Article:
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Publication numberUS4983945 A
Publication typeGrant
Application numberUS 07/315,577
Publication dateJan 8, 1991
Filing dateFeb 27, 1989
Priority dateMar 3, 1988
Fee statusLapsed
Also published asDE3806808A1, EP0331135A2, EP0331135A3
Publication number07315577, 315577, US 4983945 A, US 4983945A, US-A-4983945, US4983945 A, US4983945A
InventorsHelmut Becker, Armin G. Kissling
Original AssigneeAlcatel N.V.
Export CitationBiBTeX, EndNote, RefMan
External Links: USPTO, USPTO Assignment, Espacenet
Device for detecting magnetized areas
US 4983945 A
Abstract
A magnetic field can be detected by moving magnetized areas past a magnetoresistor, which responds to the changing magnetic field. The sensitivity to magnetic fields is limited by the width of the magnetoresistors used. To optimize the sensitivity, two spaced-apart ferromagnetic pole pieces (6, 7) are so disposed between the magnetoresistor and the magnetized areas that their ends (8, 9) at the magnetoresistor (4) form a first gap (10) having a width (11) on the order of the width (12) of the magnetoresistor (4), and that their ends (13, 14) at the magnetized areas form a second, considerably narrower gap (16).
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Claims(16)
We claim:
1. Device for detecting magnetized areas of an object, comprising:
a magnetoresistor in stripe form and having a given width; and
two spaced-apart pole pieces of ferromagnetic material disposed between the magnetoresistor and a magnetized area to be detected, each pole piece having a first end facing the magnetoresistor, said first ends being spaced apart by a first gap having a width approximately equal to the width of the magnetoresistor, each pole piece having a second end remote from the magnetoresistor, said second ends being spaced apart by a second gap having a width narrower than the first gap on the order of magnitude of the width of the magnetized area, the distance between the pole pieces outside the gaps between said first and second ends being much greater than that at the gaps;
wherein the ends of the pole pieces are faced-ground in planes perpendicular to a connecting line between the two gaps, and said pole pieces extend inclined toward the second gap such that they taper to form acutely-angled inside edges at the second gap.
2. A device as claimed in claim 1, wherein said pole pieces are bent outwardly relative to each other.
3. A device as claimed in claim 1, further including a plastic block in which the magnetoresistor and the pole pieces are molded, said plastic block being face-ground at the second ends of the pole pieces facing the magnetized areas.
4. A device as claimed in claim 1, wherein the width of the second gap is 1 to 100 μm.
5. A device as claimed in claim 1, wherein the width of the first gap is 50 to 300 μm.
6. Device for detecting magnetized areas of an object, comprising:
a magnetoresistor in stripe form and having a given width; and
two spaced-apart pole pieces of ferromagnetic material disposed between the magnetoresistor and the magnetized area, each pole piece having a first end facing the magnetoresistor, said first ends being spaced apart by a first gap having a width approximately equal to the width of the magnetoresistor, each pole piece having a second end remote from the magnetoresistor, said second ends being spaced apart by a second gap having a width on the order of magnitude of the width of the magnetized area, the distance between the pole pieces outside the gaps between said first and second ends being much greater than that at the gaps, further including an insulating sheet separating the pole pieces from the magnetoresistor.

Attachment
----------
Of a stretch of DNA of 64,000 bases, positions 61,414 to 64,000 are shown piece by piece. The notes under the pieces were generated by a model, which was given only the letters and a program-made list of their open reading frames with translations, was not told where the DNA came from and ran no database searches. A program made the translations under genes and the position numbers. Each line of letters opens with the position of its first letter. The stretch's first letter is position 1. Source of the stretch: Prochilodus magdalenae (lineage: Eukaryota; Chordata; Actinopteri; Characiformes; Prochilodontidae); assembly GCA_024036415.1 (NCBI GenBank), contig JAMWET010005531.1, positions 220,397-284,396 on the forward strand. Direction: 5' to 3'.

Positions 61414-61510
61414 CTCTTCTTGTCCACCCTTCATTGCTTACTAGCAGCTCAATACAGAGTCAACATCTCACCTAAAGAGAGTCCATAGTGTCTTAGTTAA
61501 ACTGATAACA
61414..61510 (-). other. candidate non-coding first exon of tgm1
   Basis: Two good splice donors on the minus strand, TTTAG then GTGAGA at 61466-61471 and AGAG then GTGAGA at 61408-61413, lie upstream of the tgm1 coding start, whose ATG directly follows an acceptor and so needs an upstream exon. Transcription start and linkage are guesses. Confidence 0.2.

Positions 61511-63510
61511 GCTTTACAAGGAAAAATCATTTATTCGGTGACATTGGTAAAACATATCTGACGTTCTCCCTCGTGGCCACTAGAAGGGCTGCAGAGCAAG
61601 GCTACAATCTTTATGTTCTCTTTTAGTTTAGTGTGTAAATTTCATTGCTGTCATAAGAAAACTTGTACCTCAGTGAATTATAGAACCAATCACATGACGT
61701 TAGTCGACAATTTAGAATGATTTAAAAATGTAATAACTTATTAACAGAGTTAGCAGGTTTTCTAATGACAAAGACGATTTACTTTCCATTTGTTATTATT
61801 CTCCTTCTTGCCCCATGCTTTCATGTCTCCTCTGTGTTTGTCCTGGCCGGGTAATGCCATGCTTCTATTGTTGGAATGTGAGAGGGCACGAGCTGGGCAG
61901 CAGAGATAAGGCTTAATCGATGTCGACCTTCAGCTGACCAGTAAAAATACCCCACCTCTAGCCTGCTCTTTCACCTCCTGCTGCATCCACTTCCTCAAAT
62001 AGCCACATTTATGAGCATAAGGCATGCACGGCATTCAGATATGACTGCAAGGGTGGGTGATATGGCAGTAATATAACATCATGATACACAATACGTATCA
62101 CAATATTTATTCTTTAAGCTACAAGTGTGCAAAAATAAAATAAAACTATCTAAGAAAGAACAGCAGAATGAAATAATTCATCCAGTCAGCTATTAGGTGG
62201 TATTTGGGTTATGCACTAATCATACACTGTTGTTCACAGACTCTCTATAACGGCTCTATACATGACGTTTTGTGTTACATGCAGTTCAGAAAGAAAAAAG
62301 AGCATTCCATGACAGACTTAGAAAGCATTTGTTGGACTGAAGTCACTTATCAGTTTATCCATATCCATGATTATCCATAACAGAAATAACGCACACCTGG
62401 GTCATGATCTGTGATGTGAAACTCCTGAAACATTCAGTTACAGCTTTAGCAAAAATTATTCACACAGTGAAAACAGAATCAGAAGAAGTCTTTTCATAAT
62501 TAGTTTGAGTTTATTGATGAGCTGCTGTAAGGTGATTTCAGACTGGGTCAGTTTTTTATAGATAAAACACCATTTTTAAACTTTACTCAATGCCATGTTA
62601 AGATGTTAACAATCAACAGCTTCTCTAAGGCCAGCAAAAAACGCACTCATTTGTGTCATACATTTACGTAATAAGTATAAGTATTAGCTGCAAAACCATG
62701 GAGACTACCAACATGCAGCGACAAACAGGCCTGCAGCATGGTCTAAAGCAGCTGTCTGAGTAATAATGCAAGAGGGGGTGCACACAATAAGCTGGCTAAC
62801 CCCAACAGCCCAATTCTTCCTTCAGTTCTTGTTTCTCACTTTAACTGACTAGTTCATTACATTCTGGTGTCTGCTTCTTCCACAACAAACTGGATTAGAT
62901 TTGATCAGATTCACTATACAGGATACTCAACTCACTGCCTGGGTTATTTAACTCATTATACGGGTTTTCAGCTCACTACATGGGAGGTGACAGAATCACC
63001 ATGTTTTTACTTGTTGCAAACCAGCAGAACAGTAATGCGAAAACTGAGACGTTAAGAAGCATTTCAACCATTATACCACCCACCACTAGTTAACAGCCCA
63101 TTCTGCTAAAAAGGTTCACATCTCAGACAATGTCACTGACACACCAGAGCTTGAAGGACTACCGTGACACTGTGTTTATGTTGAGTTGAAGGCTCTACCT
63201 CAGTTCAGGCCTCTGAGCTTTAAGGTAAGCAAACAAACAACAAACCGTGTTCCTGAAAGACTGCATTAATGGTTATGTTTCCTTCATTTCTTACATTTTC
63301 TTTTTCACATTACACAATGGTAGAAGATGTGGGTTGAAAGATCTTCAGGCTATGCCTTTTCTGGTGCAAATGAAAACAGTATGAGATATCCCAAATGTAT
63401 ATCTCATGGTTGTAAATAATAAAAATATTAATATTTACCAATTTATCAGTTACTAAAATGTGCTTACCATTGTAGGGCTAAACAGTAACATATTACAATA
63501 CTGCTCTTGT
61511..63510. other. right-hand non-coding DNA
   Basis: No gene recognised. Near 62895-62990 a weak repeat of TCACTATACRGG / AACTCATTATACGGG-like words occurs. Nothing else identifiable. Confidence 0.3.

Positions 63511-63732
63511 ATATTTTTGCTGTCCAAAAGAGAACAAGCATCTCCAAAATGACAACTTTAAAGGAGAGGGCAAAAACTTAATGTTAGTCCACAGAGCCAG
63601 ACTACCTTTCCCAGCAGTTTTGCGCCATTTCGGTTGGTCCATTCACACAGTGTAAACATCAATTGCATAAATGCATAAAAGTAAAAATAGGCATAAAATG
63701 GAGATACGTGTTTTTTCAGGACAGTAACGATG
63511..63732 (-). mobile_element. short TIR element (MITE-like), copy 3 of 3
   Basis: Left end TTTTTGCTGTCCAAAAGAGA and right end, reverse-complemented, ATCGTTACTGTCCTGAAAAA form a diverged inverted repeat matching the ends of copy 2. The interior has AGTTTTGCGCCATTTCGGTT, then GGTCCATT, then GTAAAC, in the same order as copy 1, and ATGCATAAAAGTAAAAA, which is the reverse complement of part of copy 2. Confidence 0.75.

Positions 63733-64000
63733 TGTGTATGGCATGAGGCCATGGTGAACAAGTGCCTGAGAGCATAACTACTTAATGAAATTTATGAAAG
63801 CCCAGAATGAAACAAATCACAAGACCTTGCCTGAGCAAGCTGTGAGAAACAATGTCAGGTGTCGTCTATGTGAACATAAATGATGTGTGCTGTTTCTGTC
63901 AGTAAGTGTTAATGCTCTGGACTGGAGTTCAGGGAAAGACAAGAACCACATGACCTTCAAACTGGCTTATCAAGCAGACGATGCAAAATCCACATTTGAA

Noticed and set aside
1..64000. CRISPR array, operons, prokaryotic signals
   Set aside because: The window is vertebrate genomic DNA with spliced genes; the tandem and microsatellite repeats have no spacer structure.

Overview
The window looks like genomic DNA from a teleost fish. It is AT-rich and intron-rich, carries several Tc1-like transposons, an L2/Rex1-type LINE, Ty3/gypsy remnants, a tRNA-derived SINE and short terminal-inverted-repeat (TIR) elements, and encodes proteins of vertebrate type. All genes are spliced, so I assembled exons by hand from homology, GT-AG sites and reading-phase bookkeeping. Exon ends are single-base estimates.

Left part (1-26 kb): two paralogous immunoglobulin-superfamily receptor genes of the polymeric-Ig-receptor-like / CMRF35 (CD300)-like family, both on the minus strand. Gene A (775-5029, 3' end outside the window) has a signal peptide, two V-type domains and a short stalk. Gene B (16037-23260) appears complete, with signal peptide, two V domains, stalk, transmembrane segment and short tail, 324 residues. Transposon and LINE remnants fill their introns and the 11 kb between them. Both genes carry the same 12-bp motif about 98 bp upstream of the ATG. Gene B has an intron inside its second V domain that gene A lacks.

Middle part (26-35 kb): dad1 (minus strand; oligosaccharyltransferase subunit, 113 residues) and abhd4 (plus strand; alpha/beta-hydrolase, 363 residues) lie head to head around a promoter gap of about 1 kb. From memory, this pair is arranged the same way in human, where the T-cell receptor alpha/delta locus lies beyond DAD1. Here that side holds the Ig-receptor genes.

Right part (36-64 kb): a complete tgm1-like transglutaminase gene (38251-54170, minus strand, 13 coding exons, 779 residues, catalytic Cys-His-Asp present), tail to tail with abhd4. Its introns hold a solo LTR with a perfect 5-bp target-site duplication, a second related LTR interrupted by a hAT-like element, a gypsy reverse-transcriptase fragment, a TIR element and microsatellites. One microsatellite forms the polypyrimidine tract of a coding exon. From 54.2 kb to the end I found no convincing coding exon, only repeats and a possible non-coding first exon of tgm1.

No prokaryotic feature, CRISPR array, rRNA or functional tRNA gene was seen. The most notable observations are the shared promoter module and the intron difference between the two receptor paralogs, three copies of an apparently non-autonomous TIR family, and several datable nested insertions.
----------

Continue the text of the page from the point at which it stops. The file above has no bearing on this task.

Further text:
7. A device as claimed in claim 6, wherein the insulating sheet has a thickness of 10 to 50 μm.
8. A device as claimed in claim 1, wherein the width of said second gap is approximately 50 μm.
9. A device as claimed in claim 1, wherein the width of said first gap is approximately 150 μm.
10. A device as claimed in claim 6, wherein said insulating sheet has a thickness of 20 to 30 μm.
11. A device as claimed in claim 1, wherein: the width of said second gap is 1 to 100 μm, and the width of said first gap is 50 to 300 μm.
12. A device according to claim 1, wherein the width of said first gap is at least twice the width of said second gap.
13. A device for detecting magnetized areas of an object, comprising:
a strip-shaped magnetoresistor of a predetermined width;
two spaced-apart pole pieces disposed symmetrically opposite each other between the magnetoresistor and a magnetized area to be detected, each of said pole pieces having first and second opposite parallel planar ends, the ends tapering to form acute angles at inside edges thereof, said first end of each pole piece being adjacent to and facing the magnetoresistor, and said second end of each pole piece being closest to and facing the magnetized area to be detected, said two pole pieces forming and being separated at their inside edges at said first ends by a first gap having a width approximately equal to the width of the magnetoresistor, and said two pole pieces forming and being separated at their inside edges at said second ends by a second gap, so that the two parallel planes formed by the pole piece ends are perpendicular to a line connecting the first and second gaps;
whereby field line concentration producing high field density and a large, dense scatter field in the region of the magnetoresistor is achieved, resulting in a highly sensitive device.
14. A device as claimed in claim 1, further including an insulating sheet separating the pole pieces from the magnetoresistor.
15. A device as claimed in claim 14, wherein the insulating sheet has a thickness of 10 to 50 μm.
16. A device as claimed in claim 14, wherein said insulating sheet has a thickness of 20 to 30 μm.
Description
BACKGROUND OF THE INVENTION

The present invention relates to a device for detecting magnetized areas of an object, and including a magneto resistor in strip form.

Such magnetic field detectors and sensors for magnetic field detectors are described in a printed publication of Wir Bauen die Elektronik Elemente VALVO, Technische Information #840323 entitled "Magnetoresistive Sensoren". In the prior art devices, the presence of a magnetized area is detected by the change in the resistance value of a magnetoresistor acted upon by the magnetic field of a magnetized area. The resistance change can be displayed and/or can be used for control purposes. The sensitivity of the magnetoresistor is dependent on the geometries of the magnetoresistor and the magnetized area.